Pituitary macroadenomas and macroadenocarcinomas in ...
|Title||Pituitary macroadenomas and macroadenocarcinomas in dogs treated with mitotane for pituitary-dependent hyperadrenocorticism: 13 cases (1981-1986)|
|Author(s)||R. Nelson, S. Ihle, E. Feldman|
|Journal||Journal of the American Veterinary Medical Association|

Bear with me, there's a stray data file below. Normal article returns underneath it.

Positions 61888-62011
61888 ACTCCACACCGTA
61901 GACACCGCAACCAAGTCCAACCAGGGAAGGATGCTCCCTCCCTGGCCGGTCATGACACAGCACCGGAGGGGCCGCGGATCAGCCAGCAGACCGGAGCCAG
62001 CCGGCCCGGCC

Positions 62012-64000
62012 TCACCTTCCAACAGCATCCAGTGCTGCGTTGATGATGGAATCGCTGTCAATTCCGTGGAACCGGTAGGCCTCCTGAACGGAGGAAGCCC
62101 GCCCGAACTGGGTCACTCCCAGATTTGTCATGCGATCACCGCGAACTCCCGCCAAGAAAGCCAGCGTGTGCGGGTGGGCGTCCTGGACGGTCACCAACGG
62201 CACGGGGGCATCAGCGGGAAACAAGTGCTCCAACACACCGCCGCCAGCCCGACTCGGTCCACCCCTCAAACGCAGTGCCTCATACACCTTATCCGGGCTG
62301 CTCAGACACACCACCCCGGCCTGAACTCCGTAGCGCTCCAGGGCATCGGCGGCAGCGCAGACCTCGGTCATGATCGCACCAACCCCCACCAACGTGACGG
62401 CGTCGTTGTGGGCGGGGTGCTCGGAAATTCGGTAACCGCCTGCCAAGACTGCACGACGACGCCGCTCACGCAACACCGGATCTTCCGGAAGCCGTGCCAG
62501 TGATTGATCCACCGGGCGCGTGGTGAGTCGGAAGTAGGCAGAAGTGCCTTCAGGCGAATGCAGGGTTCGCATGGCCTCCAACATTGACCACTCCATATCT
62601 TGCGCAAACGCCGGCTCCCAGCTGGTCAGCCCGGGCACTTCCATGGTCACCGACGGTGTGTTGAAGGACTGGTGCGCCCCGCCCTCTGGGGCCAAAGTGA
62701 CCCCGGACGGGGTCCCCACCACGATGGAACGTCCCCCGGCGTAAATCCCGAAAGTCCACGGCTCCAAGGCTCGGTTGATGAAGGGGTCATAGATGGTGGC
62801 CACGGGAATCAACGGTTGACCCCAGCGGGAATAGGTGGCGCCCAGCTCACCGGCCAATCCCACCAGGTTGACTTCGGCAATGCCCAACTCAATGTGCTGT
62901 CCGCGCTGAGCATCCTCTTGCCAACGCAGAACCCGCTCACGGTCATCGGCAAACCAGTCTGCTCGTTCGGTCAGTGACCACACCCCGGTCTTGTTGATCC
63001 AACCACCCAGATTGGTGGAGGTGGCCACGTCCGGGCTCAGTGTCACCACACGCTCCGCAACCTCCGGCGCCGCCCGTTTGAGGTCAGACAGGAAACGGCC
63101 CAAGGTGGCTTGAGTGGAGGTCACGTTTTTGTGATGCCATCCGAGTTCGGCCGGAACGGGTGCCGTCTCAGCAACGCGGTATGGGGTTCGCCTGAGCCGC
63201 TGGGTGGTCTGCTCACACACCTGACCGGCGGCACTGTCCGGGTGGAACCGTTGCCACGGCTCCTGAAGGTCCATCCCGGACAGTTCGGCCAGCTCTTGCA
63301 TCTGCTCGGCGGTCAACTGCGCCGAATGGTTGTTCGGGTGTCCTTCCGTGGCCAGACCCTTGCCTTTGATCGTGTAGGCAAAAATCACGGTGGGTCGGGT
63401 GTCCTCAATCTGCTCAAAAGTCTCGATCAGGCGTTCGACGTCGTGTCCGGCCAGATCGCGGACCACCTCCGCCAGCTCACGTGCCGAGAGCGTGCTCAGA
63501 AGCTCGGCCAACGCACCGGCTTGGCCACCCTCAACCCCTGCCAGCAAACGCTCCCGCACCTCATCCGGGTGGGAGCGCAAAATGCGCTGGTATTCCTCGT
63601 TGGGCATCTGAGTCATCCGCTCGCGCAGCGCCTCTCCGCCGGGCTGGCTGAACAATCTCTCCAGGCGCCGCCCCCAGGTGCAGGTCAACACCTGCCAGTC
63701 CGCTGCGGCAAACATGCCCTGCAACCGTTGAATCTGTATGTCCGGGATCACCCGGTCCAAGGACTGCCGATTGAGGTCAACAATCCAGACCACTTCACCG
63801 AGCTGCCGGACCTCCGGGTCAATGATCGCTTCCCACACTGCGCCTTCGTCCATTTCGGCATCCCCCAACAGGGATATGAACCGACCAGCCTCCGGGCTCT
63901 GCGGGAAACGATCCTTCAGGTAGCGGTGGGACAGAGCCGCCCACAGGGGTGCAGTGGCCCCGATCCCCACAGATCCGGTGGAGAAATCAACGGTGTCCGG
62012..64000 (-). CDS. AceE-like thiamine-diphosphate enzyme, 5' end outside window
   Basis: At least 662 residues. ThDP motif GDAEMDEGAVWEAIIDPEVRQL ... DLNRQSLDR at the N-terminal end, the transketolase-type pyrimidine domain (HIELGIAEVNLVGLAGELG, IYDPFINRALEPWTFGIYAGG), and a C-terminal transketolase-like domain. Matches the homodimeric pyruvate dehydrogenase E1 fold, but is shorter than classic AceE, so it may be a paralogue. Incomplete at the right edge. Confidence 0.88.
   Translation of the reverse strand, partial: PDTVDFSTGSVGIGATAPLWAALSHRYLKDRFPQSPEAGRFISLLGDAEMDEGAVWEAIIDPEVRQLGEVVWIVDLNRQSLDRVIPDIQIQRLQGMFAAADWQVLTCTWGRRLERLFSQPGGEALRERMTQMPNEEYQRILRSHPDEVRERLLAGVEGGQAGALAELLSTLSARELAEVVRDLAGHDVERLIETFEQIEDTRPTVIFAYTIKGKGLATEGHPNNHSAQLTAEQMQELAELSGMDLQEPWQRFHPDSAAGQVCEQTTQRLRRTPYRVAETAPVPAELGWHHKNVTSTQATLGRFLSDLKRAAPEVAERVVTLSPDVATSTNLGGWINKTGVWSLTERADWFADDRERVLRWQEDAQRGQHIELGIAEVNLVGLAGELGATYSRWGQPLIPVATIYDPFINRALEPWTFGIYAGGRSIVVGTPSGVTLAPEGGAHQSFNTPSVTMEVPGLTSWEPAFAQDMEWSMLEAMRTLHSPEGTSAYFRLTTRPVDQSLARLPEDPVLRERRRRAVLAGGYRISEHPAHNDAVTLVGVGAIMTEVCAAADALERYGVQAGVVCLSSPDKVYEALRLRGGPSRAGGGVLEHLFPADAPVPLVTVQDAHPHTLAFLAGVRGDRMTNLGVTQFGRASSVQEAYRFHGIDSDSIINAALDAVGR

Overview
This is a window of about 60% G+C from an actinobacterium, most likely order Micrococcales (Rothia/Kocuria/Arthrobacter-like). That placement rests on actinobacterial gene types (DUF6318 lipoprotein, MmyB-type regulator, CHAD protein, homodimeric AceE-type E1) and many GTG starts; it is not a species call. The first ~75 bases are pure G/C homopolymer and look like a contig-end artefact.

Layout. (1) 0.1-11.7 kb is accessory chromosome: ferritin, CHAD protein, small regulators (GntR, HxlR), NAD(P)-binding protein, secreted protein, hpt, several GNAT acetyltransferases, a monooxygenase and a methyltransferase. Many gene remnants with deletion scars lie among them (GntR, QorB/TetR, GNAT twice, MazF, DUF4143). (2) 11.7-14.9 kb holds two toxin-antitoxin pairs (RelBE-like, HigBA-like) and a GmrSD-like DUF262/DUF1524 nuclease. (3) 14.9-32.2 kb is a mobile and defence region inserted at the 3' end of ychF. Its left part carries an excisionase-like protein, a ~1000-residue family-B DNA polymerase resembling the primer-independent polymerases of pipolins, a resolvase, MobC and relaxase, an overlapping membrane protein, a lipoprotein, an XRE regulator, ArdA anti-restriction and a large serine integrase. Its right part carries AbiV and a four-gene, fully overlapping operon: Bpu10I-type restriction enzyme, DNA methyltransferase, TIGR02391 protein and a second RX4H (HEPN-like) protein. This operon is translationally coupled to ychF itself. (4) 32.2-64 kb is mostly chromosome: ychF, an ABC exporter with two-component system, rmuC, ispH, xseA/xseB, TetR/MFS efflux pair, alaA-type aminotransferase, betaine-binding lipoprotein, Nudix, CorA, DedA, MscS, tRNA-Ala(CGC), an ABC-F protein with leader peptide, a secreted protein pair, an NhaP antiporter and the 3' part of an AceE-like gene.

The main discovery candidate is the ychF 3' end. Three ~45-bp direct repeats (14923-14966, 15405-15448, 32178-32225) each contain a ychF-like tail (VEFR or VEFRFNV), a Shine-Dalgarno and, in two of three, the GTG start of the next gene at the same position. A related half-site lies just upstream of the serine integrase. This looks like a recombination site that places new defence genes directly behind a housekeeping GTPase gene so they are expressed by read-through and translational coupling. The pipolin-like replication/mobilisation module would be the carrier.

|Abstract||Pituitary macroadenoma/macroadenocarcinoma (PMA; tumor size greater than or equal to 1 cm in diameter) was diagnosed in 13 dogs after 0.5 to 24 months of mitotane treatment for pituitary-dependent hyperadrenocorticism (PDH). The diagnosis of PDH was established on the basis of results of common tests of the pituitary-adrenocortical axis in conjunction with results of x-ray computed tomography or necropsy. Initial clinical findings and clinicopathologic test results were typical of PDH. Signs referable to the CNS developed in 7 of the 13 dogs. The most common neurologic sign was stupor. Pituitary macroadenoma/macroadenocarcinoma was an unexpected finding in the other 6 dogs, because none had clinical signs of disease referable to the CNS at the time that pituitary tumor was documented. In the 13 dogs, strong correlation existed between tumor volume, compression/invasion of the surrounding nervous tissue, and development of neurologic signs, ie, neurologic signs were most frequently associated with larger tumors. The size of the tumor, however, was not always an indication of whether neurologic signs would be observed. All 7 dogs with neurologic signs were euthanatized because of the deleterious effects of the PMA. Of the 6 dogs without neurologic signs, 2 died of unrelated cause. Alternative treatment (ie, hypophysectomy, 60Co-teletherapy) was used successfully in 2 other dogs. Alternative treatment would seem indicated if PMA is documented in a dog with PDH. However, identification of PMA is dependent on evaluation of x-ray computed tomographic images. Signalment, history, physical examination, and alterations in routine clinicopathologic findings in these 13 dogs of our study were similar to previously reported findings in dogs with PDH but apparently without large pituitary tumors.(ABSTRACT TRUNCATED AT 250 WORDS)|
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